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PAN AMERICAN FOOD CO. v. LESTER LAWRENCE & SON

December 17, 1956

PAN AMERICAN FOOD COMPANY, INC., A CORPORATION, PLAINTIFF,
v.
LESTER LAWRENCE & SON, INC., A CORPORATION, DEFENDANT.



The opinion of the court was delivered by: Campbell, District Judge.

This case is now before the Court on plaintiff's motion for summary judgment and defendant's motion to dismiss. The motion for summary judgment is supported and opposed by written briefs; additionally, plaintiff's motion is buttressed by affidavits and exhibits attached to the motion. The motion to dismiss stands without any supporting argument or authority.

Since no opposing affidavits have been filed, and since defendant, in its brief, admits the facts advanced by the plaintiff as being essentially correct, it can reasonably be concluded that the facts of the case are not in dispute and that this is a case properly submitted for summary judgment if the law as applied to these facts warrants judgment for the movant.

Plaintiff is a corporation organized and existing under and by virtue of the laws of the State of New York; defendant is a corporation organized and existing under and by virtue of the laws of State of Illinois. The matter in controversy exceeds $3,000, exclusive of interest and costs.

On October 18, 1954 and on October 21, 1954, the parties reduced to writing two separate agreements whereby plaintiff undertook to sell and defendant undertook to purchase certain quantities of Iranian dates. Photostatic copies of these contracts are attached as Exhibits A and B, respectively, to the affidavit of Frank Kraus, vice-president of the plaintiff corporation. Among other provisions of the agreements which are not material here, the parties agreed to submit to arbitration any dispute arising under the contracts. This provision of each contract provides as follows:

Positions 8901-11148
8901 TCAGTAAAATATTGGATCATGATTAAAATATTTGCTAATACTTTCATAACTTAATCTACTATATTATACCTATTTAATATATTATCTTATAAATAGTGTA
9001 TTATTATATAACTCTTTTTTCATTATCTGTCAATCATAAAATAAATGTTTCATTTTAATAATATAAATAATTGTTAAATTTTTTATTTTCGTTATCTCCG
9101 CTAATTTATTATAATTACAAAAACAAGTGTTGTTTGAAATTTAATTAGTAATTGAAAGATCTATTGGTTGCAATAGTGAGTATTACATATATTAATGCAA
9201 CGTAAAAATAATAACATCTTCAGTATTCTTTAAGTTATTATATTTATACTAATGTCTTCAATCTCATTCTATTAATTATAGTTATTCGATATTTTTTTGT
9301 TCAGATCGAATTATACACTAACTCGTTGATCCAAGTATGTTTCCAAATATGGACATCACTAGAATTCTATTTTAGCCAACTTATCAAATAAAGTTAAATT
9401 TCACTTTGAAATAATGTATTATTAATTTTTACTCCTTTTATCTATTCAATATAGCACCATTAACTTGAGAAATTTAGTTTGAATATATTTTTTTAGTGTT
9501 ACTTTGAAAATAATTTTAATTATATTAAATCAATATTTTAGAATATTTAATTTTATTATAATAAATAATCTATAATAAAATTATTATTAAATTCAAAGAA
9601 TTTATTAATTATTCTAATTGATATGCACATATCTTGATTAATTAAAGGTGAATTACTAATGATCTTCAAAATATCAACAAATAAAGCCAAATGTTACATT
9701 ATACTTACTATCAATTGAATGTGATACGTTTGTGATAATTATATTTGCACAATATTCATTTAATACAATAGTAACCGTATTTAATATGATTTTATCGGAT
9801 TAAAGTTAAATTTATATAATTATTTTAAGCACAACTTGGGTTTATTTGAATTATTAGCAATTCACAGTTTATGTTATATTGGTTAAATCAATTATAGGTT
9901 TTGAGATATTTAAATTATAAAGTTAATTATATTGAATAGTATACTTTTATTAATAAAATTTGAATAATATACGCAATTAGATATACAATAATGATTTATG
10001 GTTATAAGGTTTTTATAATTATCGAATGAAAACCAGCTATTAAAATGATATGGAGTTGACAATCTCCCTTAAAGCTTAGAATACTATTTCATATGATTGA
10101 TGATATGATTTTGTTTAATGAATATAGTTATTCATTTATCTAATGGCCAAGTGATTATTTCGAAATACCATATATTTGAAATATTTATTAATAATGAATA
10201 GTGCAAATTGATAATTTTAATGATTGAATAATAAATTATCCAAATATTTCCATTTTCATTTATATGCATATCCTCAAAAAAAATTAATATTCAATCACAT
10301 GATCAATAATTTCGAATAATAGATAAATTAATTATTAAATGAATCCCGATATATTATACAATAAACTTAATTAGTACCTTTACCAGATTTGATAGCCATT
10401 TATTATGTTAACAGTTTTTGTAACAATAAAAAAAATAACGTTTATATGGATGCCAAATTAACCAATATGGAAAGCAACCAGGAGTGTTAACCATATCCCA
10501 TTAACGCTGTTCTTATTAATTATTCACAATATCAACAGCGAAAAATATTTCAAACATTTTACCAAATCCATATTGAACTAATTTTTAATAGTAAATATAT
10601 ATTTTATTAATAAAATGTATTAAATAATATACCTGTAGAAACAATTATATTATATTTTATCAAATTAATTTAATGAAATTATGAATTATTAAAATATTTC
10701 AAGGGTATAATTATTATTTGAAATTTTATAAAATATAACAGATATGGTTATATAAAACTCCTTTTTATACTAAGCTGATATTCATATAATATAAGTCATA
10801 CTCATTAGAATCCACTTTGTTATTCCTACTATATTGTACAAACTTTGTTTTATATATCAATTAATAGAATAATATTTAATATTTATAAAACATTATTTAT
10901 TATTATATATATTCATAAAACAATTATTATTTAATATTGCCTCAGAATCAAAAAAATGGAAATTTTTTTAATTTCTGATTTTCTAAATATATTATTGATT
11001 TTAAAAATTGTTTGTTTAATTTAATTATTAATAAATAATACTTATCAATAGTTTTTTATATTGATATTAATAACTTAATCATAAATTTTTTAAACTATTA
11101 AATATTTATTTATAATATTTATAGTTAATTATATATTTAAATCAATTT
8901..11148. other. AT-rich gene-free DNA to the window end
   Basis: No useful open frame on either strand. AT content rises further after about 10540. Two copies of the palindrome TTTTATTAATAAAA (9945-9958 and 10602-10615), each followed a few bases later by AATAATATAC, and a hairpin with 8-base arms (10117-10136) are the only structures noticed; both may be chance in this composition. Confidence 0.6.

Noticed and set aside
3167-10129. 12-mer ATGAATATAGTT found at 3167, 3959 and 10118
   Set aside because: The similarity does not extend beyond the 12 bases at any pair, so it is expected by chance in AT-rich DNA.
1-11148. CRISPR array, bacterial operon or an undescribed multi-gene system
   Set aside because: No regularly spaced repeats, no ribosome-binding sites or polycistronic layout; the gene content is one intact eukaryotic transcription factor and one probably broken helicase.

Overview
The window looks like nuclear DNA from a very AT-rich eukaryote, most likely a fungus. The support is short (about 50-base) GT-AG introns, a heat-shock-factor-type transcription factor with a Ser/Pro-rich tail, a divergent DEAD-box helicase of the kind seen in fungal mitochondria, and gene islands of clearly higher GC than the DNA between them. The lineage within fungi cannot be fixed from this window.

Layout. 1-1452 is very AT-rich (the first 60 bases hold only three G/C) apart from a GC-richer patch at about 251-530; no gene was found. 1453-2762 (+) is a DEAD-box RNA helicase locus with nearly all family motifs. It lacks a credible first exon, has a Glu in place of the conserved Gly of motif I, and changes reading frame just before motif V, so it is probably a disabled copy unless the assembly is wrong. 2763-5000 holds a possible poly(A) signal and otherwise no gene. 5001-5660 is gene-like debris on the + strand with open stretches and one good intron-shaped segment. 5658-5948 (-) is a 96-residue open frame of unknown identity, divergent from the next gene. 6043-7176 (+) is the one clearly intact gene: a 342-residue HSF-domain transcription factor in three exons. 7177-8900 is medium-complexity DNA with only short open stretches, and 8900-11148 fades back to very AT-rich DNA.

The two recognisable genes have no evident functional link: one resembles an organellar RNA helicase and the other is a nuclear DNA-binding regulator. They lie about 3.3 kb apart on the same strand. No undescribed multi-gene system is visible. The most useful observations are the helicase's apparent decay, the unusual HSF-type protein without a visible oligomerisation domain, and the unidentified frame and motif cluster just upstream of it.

"Any controversy or claim arising out of or
  relating to this contract or breach thereof,
  shall be settled by arbitration by the
  Association of Food Distributors, Inc., of New
  York in accordance with its rules, then
  providing."

Thereafter, a controversy arose between the parties as to the quality of the dates delivered under each of the two contracts, defendant refusing to tender payment under either contract. Accordingly, the dispute was submitted for arbitration to the Association of Food Distributors, Inc., of New York, hereinafter referred to as the "Association".

At all times pertinent to this controversy, Section V of the rules of the Association provided that the hearing on the arbitration shall be held in New York. Likewise, Section XIV of these rules provided as follows:

"Waiver of Personal Service

    "Each party to a submission or other agreement
  which provides for arbitration under these Rules,
  shall be deemed to have consented that any
  papers, notices or process necessary or proper
  for the institution or continuation of an
  arbitration proceeding under these Rules or for
  the confirmation of an award and entry of
  judgment on an award made thereunder, including
  appeals in connection therewith, may be served
  upon such party (a) by mail addressed to such
  party's last known address or (b) by personal